But in a real-world setting, payers may alter their formularies to prioritize a different interchangeable biosimilar. This could mean some patients would end up switching to a different biosimilar. It’s currently unclear how this would be handled at the state level, or if the FDA will somehow take this into account when performing their scientific reviews.

As Greco described, “Because the FDA is dealing with the scientific evaluation of a biosimilar compared to its reference product, the agency only speaks to interchangeability as the relationship between the biosimilar and its reference product. The states will also have to determine how they’ll handle more than one interchangeable product when substitution is permitted.”  

PK/PD Switching Trials: Will These Level The Playing Field?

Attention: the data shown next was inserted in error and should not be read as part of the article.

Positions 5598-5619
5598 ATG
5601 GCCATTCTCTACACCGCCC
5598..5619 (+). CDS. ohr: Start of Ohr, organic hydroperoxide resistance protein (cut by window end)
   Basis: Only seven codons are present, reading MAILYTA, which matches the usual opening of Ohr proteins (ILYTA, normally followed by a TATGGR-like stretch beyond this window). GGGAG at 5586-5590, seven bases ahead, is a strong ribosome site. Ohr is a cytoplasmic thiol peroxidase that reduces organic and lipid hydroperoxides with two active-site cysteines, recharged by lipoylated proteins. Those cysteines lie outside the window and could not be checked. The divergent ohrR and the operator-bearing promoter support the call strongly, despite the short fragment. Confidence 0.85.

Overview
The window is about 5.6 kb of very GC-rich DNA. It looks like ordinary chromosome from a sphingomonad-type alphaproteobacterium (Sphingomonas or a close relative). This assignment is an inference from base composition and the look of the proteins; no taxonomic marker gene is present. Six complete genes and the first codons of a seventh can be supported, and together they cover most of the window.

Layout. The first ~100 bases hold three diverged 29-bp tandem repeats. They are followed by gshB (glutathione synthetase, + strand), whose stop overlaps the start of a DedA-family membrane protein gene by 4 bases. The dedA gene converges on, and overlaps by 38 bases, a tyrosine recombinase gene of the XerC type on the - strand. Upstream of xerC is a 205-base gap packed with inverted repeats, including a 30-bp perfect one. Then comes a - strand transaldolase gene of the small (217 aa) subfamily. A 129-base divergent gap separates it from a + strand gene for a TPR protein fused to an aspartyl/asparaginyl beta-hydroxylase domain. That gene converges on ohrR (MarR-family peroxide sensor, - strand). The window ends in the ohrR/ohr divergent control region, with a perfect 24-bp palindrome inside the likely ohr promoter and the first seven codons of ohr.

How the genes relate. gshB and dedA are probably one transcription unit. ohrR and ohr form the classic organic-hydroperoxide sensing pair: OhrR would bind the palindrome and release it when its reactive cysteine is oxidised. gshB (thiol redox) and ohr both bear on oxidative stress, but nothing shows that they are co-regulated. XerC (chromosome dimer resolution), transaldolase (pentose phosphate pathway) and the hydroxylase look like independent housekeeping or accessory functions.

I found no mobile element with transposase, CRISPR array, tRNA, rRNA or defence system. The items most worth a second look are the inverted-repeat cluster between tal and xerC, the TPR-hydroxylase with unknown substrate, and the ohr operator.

The requirement for switching trials was not a surprise for the industry. In fact, most of the conferences I attended prior to the guidance’s release noted the likelihood of a switching trial requirement. However, while the inclusion of these trials was not a surprise, I’d argue the selection of PK/PD endpoints in actual patients, not healthy volunteers, is a good demonstration of how stringent the expectations for interchangeability are. Though determining PK and PD (if possible) are key steps in biosimilar development, these endpoints — compared to clinical efficacy endpoints — add a layer of complexity.

Indeed, the FDA explained in the guidance that PK and PD, if available, would be more sensitive to any potential changes in immunogenicity. Though efficacy endpoints could work, efficacy outcomes would likely require larger changes in exposure or immunogenicity than would occur within the limited duration and switching periods of the trials.